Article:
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Volume 27 Number 4                                                                 August / September 1985


By the time you're reading this, the American Scientific Affiliation will have held its 40th Annual Meeting at St. Catherine's College in Oxford, England. Many ASA members will be pondering new insights and relishing new friendships with members of the Research Scientists' Christian Fellowship, our British counterparts with whom we are meeting jointly this year.

As this was being written, though, a TWA planeload of hapless travelers was still locked up in Beirut as political hostages. That added a new dimension to international air travel just as the Newsletter Editor and his Assistant were about to fly to London for two weeks of language study before the conference, to be able to address RSCF members in their own tongue. (If your Oct/Nov Newsletter hasn't come by Christmas, check with the U.S. State Department hotline.-Ed.)

So far, ASA hasn't lost anyone to hijacking, but pregnancy keeps taking its toll. At least that's the excuse managing editor Ruth Herr gave when she skipped from Ipswich this spring. Ruthlessly, Ipswich searched for a replacement, and found her in Ann Woodworth, political science graduate of Mt. Holyoke and a candidate for the M.A. in theological studies at Gordon Conwell Seminary. Ann grew up in Massachusetts, has lived in St. Louis and Canada (cheers from the CSCA!), and is interested in writing, music, nature, boating, and rock-climbing. (Since we're only a few days late with this copy, our new managing editor hasn't started climbing the walls yet.-Ed.)


This spring I taught a course in bioethics at Gordon College to which fine contributions were made by several ASA members: psychiatrist David Allen, family practitioner George Simms, biologist Russ Camp, and physicist Jim Neidhardt. The two physicians brought with them case studies and experience in the formal teaching of ethics. In all, a dozen contributors-theologians, historians, scientists, and physicians-discussed the ethical challenge of biotechnology.

To the eighty students, the course must have seemed a bewildering array of facts and opinions. Indeed, it's a challenge to anyone's intellect to weigh carefully the physical, cultural, emotional, and spiritual factors in any given case study in medical ethics. To me it was also sobering to see the variety of conclusions bright young college students can arrive at from a given set of data. Frustration was expressed by many-sometimes because they couldn't decide on a solution, more often because others didn't agree with their solution. In such a setting, a lot of learning goes on about oneself and others.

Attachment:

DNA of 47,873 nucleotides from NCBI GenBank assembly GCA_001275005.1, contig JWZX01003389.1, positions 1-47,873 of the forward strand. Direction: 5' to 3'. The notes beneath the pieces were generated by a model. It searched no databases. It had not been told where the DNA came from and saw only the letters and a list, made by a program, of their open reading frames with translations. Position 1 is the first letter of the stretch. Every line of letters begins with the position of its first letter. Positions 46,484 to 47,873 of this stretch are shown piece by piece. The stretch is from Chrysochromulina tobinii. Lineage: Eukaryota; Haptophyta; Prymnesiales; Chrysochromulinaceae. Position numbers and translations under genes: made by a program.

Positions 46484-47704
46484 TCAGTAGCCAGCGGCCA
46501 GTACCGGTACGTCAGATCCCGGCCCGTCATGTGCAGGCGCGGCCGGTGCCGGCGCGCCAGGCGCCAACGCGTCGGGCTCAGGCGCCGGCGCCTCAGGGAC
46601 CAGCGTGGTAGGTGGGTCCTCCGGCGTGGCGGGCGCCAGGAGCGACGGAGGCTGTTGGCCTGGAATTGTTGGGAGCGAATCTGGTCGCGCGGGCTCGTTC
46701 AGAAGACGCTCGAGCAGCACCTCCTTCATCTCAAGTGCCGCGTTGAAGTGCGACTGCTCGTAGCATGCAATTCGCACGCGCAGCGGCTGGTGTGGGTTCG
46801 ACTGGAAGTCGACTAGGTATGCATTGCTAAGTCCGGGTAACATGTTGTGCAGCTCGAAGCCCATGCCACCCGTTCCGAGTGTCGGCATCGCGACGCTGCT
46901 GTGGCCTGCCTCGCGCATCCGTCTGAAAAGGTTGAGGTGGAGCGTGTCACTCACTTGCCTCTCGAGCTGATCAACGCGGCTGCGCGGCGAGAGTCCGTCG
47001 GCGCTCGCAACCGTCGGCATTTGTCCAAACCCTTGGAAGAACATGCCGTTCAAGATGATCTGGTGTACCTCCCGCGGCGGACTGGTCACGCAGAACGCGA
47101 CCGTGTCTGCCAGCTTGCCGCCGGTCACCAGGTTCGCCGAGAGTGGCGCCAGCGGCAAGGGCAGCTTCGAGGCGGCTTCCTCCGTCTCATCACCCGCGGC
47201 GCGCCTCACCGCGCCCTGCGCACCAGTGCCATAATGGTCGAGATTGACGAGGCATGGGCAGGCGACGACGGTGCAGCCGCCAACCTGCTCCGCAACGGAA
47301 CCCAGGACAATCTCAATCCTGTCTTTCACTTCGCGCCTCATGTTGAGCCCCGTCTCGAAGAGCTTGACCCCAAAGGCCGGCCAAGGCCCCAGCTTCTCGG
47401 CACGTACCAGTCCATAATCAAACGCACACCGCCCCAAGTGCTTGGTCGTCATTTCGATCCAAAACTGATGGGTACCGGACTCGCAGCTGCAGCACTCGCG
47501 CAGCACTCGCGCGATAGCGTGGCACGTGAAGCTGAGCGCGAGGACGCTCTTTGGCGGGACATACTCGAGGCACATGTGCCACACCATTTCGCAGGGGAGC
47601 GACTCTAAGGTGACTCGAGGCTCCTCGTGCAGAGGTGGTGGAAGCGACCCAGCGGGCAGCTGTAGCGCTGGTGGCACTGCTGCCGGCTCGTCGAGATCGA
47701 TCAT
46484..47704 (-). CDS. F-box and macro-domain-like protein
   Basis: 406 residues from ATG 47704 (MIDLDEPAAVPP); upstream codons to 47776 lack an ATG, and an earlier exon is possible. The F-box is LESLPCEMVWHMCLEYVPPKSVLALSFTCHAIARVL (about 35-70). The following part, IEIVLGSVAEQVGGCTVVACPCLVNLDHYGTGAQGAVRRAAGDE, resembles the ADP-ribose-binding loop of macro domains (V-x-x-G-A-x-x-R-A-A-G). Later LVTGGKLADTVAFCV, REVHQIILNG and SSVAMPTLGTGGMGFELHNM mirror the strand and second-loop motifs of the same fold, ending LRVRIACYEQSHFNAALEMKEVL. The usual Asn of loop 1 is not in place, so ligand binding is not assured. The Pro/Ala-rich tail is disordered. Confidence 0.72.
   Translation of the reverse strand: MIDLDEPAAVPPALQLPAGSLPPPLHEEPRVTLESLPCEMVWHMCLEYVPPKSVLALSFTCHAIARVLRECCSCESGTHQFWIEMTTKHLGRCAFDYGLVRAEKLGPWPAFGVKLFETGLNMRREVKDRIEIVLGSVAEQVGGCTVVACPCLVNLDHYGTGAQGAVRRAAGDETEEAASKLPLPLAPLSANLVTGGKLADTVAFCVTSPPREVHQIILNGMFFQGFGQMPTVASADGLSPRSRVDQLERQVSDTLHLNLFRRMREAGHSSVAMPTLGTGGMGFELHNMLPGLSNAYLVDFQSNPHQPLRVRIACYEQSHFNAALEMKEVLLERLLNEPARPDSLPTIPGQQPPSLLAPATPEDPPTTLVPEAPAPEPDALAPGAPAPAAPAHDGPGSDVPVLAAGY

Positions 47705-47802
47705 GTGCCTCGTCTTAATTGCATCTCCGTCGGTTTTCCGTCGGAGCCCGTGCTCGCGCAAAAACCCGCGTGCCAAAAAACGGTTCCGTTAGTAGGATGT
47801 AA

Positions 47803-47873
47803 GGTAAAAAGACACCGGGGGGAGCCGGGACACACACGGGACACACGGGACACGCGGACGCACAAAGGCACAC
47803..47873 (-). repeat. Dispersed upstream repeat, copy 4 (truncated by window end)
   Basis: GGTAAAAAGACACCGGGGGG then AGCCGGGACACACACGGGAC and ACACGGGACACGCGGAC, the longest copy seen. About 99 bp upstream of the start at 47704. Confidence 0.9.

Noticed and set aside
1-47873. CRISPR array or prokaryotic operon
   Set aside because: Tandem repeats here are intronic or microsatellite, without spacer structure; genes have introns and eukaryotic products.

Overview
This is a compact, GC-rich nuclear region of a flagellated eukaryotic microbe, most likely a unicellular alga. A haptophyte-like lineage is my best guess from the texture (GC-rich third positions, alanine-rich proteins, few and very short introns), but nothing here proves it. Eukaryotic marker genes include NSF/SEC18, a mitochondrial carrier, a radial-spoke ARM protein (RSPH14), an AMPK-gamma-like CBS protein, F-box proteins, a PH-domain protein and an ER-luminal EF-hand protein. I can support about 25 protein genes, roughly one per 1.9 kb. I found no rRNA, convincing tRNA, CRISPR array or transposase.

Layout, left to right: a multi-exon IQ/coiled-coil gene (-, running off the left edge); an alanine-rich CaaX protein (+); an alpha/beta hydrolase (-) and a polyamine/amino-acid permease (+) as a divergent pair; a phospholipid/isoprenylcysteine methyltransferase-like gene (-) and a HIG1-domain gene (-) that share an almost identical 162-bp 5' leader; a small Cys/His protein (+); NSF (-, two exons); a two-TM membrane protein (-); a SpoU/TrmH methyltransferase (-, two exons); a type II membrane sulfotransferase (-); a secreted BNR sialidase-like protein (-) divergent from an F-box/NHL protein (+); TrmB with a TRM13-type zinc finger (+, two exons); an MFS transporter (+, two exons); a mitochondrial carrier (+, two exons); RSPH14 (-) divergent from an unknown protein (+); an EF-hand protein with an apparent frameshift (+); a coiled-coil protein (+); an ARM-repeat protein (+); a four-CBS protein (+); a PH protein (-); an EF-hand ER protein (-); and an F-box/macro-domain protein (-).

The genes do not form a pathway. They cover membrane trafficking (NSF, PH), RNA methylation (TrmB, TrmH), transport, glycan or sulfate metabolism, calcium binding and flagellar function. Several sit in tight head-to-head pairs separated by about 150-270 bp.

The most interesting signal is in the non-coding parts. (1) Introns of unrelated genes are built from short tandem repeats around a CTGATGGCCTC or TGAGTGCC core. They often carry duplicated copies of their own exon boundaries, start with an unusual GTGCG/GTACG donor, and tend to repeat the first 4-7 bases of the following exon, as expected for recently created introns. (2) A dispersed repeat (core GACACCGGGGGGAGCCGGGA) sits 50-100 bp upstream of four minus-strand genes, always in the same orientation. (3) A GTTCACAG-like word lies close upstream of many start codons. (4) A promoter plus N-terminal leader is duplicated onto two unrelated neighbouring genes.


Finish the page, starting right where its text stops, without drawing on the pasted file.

In a sense the course was a microcosm of the ASA experience. We will be examining some of the same issues at the Oxford Conference this summer, and expect to consider them on a continuing basis through ASA's Bioethics Commission. In a wider context, all of us find such issues aired in our classrooms and laboratories and boardrooms. We all need the best of scholarship and the counsel of capable colleagues as we address the problems of our complex technological society.

Beyond the technical aspects of problem-solving, however, we quickly discover that we have something in common with the students in my BY305 class. We are often immobilized by our own biases and insecurities, unable to hear other sides of a question because our own side must be right. Sadly, that situation seems to occur more frequently even within the church. We need to hear again the words of that highly educated and powerful teacher, the apostle Paul, who urged Christians to have a mind like that of Christ Jesus, "having the same love, being one in spirit and purpose" (Phil. 2:2).

Paul went on to say, "Do nothing out of selfish ambition or vain conceit, but in humility consider others better than yourselves." Those are strong words for a culture in which humility and compassion may be viewed as signs of weakness. But, even if they seem to confront us with paradox, they are the path for us to take as Christ's disciples. -Bob Herrmann


ASA received excellent coverage in the June 1985 issue of Eternity magazine, with a profile of Executive Director Robert Herrmann in its "Chosen People" section. In a one-page piece entitled "The Cosmos of ASA," writer Priscilla Larson managed to convey an accurate picture of our Affiliation, mention JASA, our commissions, and the Oxford Annual Meeting, and include some excellent quotes from Bob and ASA president Russell Heddendorf. Major focus of the article was our proposed TV series, "Of Time and Space."